QUESTION: The Gemara (Megillah 16b) explains that the emphasis “lerov” — “by most” — indicates that not all of his colleagues in the Sanhedrin approved his ways. Some distanced themselves from him because his closeness to government took away time from his Torah study.

Why does the Megillah conclude with a negative comment about Mordechai?

ANSWER: On the contrary, with this comment we see Mordechai’s greatness and righteousness. Though he had adversaries from among his own people, he did not hold any grudge against them. He always went out of his way to do a Jew a favor and never gave any consideration to the individual’s affiliation or whether he was among his supporters or not. To Mordechai a Jew was a Jew, and if he could give him a helping hand, he would do so without hesitation or reservation.

"דורש טוב לעמו ודבר שלום לכל זרעו"
“He sought the good of all his people and was concerned for the welfare of all his posterity.” (10:3)

QUESTION: Concern only for the welfare of one’s own family is apparently very selfish. Why does the Megillah conclude with a negative note about Mordechai?

ANSWER: The term “zaro” refers back to the word“amo” — “his people.” Thus, the Megillah is not saying that his concern was for his own children and descendants, but rather the children of his people. Mordechai considered them all as his personal children and indefatigably sought their peace and welfare.

(רש"י, ועי' אבן עזרא ומנות הלוי)

"ודבר שלום לכל זרעו - ויהי בימי ..."
“Concerned for the welfare of all his posterity. And it was in the days…” (10:3, 1:1)

QUESTION: Torah is never ending, and the end and the beginning are linked together. What is the connection between the last and first words of the Megillah?

ANSWER: The first word “Vayehi” (ויהי) has the numerical value of thirty-one, and the last word “zaro” (זרעו) has the numerical value of two hundred and eighty-three. The two together total three hundred and fourteen, which is exactly the numerical value of “Mordechai haYehudi” (מרדכי היהודי). The first and last words are an indication that the Megillah was written by Mordechai from beginning to end.

(נחל אשכול, ועי' רש"י ט:כ, ועי' רשימות כ"ק אדמו"ר חוברת ו' ע' 8)

"ויהי בימי... ותען אסתר ותאמר... לכל זרעו"
“And it came to pass in the days... so Esther answered and said... all his posterity.” (1:1, 5:7, 10:3)

QUESTION: The Megillah contains a total of 167 pesukim. The middle pasuk is the one beginning “Vata’an Esther — and Esther answered” (5:7). Thus, the beginning, end and mid point of the Megillah is a vav. What is the significance of this?

ANSWER: The letter "ו" can be spelled fully in three ways:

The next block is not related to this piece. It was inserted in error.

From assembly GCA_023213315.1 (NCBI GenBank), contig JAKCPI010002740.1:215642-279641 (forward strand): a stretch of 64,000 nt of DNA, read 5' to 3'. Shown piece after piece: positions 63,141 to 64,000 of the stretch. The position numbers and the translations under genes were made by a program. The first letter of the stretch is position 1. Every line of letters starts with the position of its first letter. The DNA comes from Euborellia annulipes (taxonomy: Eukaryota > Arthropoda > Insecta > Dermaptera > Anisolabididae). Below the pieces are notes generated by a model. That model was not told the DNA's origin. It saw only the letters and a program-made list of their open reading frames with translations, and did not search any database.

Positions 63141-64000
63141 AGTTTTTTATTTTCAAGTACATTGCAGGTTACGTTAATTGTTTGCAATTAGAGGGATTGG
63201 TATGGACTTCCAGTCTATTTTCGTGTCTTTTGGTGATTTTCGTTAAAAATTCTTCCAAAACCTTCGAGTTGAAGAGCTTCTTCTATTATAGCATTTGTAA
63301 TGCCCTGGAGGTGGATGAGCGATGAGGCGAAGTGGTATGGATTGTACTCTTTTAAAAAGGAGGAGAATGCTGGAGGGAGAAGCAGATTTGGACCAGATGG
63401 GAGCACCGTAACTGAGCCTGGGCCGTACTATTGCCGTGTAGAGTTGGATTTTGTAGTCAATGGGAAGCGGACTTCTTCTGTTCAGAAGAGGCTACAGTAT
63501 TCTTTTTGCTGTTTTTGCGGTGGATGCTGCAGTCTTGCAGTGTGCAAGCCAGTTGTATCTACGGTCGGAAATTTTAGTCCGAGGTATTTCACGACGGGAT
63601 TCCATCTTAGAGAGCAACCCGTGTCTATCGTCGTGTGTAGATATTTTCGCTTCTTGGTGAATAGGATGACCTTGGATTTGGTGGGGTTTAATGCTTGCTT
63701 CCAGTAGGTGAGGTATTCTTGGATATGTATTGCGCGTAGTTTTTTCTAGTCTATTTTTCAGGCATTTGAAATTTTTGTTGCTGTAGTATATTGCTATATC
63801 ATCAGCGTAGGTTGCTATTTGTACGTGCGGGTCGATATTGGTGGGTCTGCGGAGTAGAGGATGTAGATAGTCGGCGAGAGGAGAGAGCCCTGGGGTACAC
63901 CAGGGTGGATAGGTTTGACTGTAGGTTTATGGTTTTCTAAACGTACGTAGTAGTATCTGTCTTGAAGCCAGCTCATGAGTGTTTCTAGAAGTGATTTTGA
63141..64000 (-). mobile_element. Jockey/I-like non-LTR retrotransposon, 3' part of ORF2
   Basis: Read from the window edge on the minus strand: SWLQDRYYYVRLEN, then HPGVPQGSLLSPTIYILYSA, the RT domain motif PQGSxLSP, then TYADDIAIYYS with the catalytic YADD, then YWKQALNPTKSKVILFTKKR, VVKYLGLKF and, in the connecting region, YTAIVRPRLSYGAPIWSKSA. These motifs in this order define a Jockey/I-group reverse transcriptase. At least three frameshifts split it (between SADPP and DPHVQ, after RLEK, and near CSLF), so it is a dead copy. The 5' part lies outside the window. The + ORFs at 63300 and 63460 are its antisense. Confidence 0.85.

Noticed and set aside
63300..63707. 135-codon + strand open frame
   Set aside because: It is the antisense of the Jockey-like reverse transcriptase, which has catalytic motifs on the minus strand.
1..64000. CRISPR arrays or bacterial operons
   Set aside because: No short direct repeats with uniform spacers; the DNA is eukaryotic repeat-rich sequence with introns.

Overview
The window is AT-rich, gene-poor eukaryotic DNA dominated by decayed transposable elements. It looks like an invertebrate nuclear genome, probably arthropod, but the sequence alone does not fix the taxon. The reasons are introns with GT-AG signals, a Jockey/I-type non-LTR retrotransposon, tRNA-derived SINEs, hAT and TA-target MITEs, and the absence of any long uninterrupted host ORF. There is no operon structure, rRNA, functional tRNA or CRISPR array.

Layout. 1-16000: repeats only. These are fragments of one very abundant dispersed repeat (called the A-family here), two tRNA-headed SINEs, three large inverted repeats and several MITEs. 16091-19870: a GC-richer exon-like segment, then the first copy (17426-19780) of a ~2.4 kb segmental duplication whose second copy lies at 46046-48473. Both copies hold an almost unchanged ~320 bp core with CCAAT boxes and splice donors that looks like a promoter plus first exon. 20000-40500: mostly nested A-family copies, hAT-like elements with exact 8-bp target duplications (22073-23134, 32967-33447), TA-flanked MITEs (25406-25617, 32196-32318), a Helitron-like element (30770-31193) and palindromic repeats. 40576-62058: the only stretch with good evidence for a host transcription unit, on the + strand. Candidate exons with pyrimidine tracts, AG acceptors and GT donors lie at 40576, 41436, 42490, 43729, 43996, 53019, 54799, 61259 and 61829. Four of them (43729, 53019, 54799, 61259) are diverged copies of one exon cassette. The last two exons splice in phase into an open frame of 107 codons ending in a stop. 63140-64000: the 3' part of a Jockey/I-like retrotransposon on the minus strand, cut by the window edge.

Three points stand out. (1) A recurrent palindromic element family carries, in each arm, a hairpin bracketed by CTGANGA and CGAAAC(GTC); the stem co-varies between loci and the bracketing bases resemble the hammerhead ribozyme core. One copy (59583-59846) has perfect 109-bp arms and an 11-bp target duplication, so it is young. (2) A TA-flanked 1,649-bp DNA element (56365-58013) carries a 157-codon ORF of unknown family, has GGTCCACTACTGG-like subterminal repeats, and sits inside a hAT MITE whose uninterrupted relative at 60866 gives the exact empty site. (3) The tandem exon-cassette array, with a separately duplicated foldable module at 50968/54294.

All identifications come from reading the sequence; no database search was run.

1) ואו"," which has the numerical value of 13, the same numerical value as that of the word echad (אחד) — one. Thus, the letter "ו"represents Hashem, who is truly the only One.

2) ",ויו" which has the numerical value of 22 and thus represents the Torah, which is written with the 22 letters of the alef-beit.

3) וו"," having the numerical value of 12, and thus represents the Jewish people, who consist of 12 tribes.

The Zohar (Vayikra 73) says, “Hashem, the Torah and the Jewish people are all united as one.”

The Gemara (Shabbat 88a) says that the pasuk “They stood at the foot (lit. bottom of) the mountain” (Shemot 19:17) teaches that at the giving of the Torah Hashem suspended the mountain over them and said “If you accept the Torah, fine. But if not, your burial will be there.” Rava said, “Nevertheless, they accepted the Torah, without coercion, again in the days of Achashveirosh, as it is written, ‘The Jews established and accepted’ (Esther 9:27), which means, they established in the days of Achashveirosh that which they had already accepted in the days of Moshe.” Now, however, it was out of love of Hashem for miraculously saving them from the vicious Haman who sought the genocide of the entire Jewish people.

The name “Esther” is associated with “concealment” as in “ve’anochi hastier astir panai bayom hahu” — “I will surely have concealed My face on that day” (Devarim 31:18, see Chullin 139b). The word “Megillah” is associated with gilui — “revealing.” Thus, Megillat Esther means that the hesteir panim — Divine countenance which was in concealment — became revealed and miraculously rescued the Jewish people.

The three vavin at the beginning, middle and end of Meggilat Esther, represent Hashem, Torah and the Jewish people, and are alluding that when Megillat Esther took place, i.e. the concealed Divine Countenance was revealed — there was a glorious unification of the Jewish people, Torah and Hashem

(ר' דוד זצ"ל מלעלוב, ועי' לקוטי שיחות ח"ו ע' 191)